Industry Speaks: Perspective from the Fourth Component
Session Summary from the NDTA-USTRANSCOM 2018 Fall Meeting
The NDTA-USTRANSCOM Fall Meeting would not be complete without perspective from the fourth component—industry. Leading this portion of the program, Mr. Tom Crowley, Jr., CEO of Crowley Maritime Corp., provided the industry keynote address.
He highlighted challenges commercial companies are facing while they support DOD and Homeland Security missions. These challenges included contested environments around the globe, rising world powers, safety concerns during activation, the increasing frequency and intensity of hurricanes and other natural disasters, labor shortages, technology deployment and the connection between varying systems, and cyber threats to those systems and throughout our network.
Crowley commented that consistent maritime policy, such as the Jones Act and cargo preference in MSP, that upholds a healthy American merchant marine and a formidable capability to build vessels we need to project ourselves is paramount. When it comes to labor shortages, he implored the audience to share the benefits of careers in transportation and logistics in order to attract more young people to these professions. Discussions and action are happening and/or needed between military and industry to help in dealing with cyber security, threats to trade routes and supply chains, restrictive practices that continue to impede commercial efficiencies, the under-funding of our defense industrial base, as well as concerns over emergency requirements in contracts.
Serving Both Industry and Government
While the industry faces many challenges, Crowley saw benefits to DOD and industry working together. Crowley Maritime’s customer base is approximately 85 percent industry and 15 percent government. Working in both sectors simultaneously allows the company to provide commercial innovations to government customers, and apply lessons learned through government services to their commercial clients. DOD relies on industry in order to ensure the defense transportation system works, and that missions and Warfighters are supported.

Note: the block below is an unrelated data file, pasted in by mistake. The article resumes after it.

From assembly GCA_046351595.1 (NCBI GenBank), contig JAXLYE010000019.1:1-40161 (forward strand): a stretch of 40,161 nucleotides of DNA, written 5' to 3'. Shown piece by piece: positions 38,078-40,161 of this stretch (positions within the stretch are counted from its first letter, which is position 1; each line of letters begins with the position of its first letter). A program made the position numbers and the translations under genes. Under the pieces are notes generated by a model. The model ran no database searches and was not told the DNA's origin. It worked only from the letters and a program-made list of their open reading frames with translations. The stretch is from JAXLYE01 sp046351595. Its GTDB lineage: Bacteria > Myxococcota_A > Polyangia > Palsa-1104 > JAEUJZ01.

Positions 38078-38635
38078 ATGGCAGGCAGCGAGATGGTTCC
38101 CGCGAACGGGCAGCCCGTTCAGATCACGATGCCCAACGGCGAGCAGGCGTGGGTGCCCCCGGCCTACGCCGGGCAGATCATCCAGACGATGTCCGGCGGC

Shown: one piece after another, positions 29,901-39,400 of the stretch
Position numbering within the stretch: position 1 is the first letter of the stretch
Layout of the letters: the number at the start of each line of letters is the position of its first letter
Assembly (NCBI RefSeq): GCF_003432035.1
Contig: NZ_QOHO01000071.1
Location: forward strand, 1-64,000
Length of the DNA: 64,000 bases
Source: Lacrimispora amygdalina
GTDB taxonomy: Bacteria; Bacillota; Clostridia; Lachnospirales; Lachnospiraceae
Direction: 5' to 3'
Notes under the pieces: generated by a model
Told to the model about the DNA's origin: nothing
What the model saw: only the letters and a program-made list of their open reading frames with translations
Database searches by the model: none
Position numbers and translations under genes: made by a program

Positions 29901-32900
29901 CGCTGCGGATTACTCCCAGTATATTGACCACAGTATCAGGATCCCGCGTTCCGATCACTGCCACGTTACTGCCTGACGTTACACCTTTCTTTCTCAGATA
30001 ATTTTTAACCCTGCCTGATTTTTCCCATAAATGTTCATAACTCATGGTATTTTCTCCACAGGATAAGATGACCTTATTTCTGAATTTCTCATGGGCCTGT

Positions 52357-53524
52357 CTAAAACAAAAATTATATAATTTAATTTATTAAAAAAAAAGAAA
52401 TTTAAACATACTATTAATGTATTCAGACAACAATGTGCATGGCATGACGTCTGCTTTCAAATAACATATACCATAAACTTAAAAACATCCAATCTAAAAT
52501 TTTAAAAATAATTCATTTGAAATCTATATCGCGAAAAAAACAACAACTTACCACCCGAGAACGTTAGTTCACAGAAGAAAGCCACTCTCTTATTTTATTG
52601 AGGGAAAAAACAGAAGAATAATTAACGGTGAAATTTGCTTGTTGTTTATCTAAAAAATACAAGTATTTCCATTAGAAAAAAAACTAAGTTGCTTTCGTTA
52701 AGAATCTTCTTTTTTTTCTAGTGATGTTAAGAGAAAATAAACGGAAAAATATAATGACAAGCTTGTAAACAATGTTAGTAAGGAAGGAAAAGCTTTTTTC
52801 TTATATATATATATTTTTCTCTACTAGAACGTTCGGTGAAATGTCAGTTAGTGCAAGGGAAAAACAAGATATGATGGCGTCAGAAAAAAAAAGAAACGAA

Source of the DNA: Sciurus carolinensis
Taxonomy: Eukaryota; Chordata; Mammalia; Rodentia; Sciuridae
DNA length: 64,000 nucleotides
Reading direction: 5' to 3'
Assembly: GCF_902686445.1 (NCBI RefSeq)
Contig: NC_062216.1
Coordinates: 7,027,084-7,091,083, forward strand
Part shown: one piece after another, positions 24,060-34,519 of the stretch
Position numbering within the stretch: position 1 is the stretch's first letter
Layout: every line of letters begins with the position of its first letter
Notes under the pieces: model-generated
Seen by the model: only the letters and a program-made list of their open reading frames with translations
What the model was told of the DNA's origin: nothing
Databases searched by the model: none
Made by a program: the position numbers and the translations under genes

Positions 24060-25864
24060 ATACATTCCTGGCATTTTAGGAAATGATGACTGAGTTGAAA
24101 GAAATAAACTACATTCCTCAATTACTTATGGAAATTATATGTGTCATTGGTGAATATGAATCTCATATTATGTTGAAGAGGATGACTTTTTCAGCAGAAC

Speaking of opportunities ahead, Crowley said that government and commercial investment is required for infrastructure, assets and personnel. This will be critical in order to remain competitive in a rapidly changing world. The most exciting areas of investment will be in new technology, such as predictive analytics and autonomous systems, which will create safety and efficiency gains.
Industry Round Table
Industry was further represented during the Fall Meeting by a roundtable led by Mr. Pete Mento, Vice President of Global Trade and Managed Services at Crane Worldwide Logistics. The compelling session featured subject matter experts across the maritime, aviation service and trucking communities from the government, academia and private sectors. Panel members included Mr. Dan Annunziata, Director of North American Surface Transportation at CH Robinson; Ms. Abby Freeman, International Trade Compliance Manager at Sierra Nevada Corp; Capt Nate Gandy, Commandant of Midshipmen and Dean of Maritime Training at Maine Maritime Academy; Dr. Shashi Kumar, Deputy Associate Administrator and National Coordinator for Maritime Education and Training at the Department of Transportation; and Capt Alex Soukhanov, Cyber Director at Moran Shipping.
During this session, the roundtable explored the mariner shortage. The subject of worker shortages is one being felt across the modes—and the need for qualified mariners, truckers, pilots, and mechanics only continues to grow. The use of autonomous technologies to help combat the manpower shortages is one potential solution that is still evolving.
The panel also delved into the complexities surrounding the global customs picture, including the need to regulate and standardize customs procedures. Panelists spoke on the importance of leveraging technology in this context to improve supply chain efficiencies. However, in any discussion of technology the very real cyber threat which cuts across the entire industry must be acknowledged. Furthermore, small business has an important role to play in this process.